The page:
Proponents of the coin respond that no one can challenge the platinum coin in court because no one has standing—it would be hard for anyone to show that he or she was injured by the minting of the coin, the standard for bringing a lawsuit. But it is hard to predict when judges will find standing, and if they allow someone into court in this case, then judicial repudiation is more likely than not.
Another more pressing worry for the Obama administration: impeachment. With a majority in the House, Republicans could easily start impeachment proceedings. And while conviction in the Senate is virtually impossible, as Democrats would not join to create the two-thirds majority needed, merely launching the impeachment process would be politically devastating for President Obama, as it was for President Clinton.
The theory for the platinum coin is weak enough to provide the legal basis for impeachment and absurd enough to provide the political basis. The $1 trillion coin would feed fears of an out-of-control president, and it would be a slap in the face of the current Congress—not some previous Congress from long ago—which has refused authority to raise the debt ceiling. While the coin theory does not literally enable the president to increase spending to whatever level he wants, as he still must respect Congress’ power over appropriations, this detail will surely be lost on a public entranced by the idea of a coin worth $1 trillion. And the gimmicky nature of the legal theory behind the coin would suggest a White House that is unscrupulous rather than guided by the spirit of the law. That is why I have argued instead that the president should rely on his emergency powers or on his inherent administrative authority to borrow money, although admittedly there’s a risk of impeachment in these approaches as well.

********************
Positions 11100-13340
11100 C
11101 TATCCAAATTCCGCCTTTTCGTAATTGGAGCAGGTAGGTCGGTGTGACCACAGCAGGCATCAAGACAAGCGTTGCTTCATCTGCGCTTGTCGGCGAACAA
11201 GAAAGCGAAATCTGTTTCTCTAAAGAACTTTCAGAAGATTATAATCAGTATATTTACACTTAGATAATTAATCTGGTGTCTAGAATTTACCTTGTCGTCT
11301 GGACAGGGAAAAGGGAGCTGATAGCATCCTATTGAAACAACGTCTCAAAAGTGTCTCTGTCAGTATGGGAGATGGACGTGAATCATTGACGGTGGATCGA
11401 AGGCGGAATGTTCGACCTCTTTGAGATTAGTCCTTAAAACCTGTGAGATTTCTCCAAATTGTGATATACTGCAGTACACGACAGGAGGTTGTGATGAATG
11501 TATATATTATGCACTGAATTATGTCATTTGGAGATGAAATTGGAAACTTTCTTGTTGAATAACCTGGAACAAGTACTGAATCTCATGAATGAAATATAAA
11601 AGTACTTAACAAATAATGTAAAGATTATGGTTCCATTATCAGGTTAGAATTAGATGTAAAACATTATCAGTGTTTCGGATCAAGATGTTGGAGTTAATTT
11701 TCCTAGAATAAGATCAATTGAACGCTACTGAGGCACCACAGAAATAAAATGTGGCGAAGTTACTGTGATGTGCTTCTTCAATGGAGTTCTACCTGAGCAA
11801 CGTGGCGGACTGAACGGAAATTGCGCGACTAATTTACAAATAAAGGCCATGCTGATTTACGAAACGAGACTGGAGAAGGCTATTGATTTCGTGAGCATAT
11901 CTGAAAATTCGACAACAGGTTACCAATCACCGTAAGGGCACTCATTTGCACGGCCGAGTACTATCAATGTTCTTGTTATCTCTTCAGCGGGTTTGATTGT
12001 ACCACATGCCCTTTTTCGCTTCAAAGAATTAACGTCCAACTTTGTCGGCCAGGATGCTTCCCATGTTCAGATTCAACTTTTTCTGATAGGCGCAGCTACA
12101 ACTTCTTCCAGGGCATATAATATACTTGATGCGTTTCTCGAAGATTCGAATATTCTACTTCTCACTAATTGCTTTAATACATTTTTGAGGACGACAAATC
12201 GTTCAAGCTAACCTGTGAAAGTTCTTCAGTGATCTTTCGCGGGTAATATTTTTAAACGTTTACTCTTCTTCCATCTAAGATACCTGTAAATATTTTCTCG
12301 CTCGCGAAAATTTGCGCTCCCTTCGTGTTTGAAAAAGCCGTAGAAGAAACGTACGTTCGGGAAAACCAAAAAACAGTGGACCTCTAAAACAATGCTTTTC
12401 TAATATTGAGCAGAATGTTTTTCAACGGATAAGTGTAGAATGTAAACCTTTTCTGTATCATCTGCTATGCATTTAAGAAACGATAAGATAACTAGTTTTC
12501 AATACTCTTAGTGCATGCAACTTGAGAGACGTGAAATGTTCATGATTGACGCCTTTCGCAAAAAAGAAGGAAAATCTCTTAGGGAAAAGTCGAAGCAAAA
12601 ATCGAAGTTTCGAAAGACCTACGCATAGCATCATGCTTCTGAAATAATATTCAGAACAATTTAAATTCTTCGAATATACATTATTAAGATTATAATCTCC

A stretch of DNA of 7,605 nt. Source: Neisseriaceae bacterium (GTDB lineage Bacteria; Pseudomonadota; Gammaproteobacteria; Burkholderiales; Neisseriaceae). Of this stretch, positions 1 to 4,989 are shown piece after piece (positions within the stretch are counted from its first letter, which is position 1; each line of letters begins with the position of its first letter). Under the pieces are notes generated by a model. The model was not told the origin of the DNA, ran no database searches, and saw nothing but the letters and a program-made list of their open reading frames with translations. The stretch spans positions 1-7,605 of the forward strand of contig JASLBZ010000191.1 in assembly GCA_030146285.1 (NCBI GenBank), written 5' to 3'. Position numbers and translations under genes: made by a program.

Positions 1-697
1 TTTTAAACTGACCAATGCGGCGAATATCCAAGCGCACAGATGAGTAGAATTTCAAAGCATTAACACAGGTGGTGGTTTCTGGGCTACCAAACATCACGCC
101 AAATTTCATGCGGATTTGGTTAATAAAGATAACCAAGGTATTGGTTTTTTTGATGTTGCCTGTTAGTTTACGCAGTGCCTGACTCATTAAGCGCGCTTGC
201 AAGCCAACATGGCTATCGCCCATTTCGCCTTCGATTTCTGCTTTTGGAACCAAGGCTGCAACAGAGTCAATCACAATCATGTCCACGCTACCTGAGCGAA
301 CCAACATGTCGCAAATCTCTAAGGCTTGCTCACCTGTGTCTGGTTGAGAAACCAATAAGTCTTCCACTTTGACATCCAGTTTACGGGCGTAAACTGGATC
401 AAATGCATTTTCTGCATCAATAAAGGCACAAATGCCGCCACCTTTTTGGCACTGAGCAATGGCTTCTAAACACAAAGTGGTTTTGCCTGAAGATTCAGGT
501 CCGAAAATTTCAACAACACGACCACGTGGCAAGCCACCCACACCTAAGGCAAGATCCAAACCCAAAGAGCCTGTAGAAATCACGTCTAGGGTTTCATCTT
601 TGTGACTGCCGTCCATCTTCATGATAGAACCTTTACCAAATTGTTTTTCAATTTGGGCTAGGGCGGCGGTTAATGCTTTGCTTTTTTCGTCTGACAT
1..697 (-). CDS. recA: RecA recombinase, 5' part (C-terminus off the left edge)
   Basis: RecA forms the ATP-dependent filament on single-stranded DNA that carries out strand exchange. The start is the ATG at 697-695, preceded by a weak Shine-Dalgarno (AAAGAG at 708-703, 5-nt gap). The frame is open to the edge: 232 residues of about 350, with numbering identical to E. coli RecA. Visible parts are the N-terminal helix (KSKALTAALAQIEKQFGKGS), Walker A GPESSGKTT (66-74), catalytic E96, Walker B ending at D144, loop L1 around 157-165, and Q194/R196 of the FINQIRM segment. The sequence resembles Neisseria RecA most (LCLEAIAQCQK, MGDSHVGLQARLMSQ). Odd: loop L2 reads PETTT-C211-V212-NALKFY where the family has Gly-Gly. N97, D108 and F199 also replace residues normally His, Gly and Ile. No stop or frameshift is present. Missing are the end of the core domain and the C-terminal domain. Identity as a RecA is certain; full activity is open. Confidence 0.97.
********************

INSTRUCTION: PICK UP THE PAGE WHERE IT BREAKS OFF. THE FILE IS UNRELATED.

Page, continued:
President Obama shouldn’t take even a low risk of impeachment for the wacky act of minting a $1 trillion coin. Volatile politics and ambiguous law make for a dangerous combination. The proponents of the platinum coin theory may make it harder, moreover, for President Obama to face down the Republicans. His bargaining power lies in the fact that people are likely to blame Republicans if spending is cut. If spending cuts are the president’s only choice, then the pressure increases on his opponents in the House to raise the debt limit. But if amid economic catastrophe people might instead blame President Obama for not minting the magic coin, then he must choose between the risk of that political hit or the risk of impeachment. In which case, Republicans have a stronger hand at the bargaining table.
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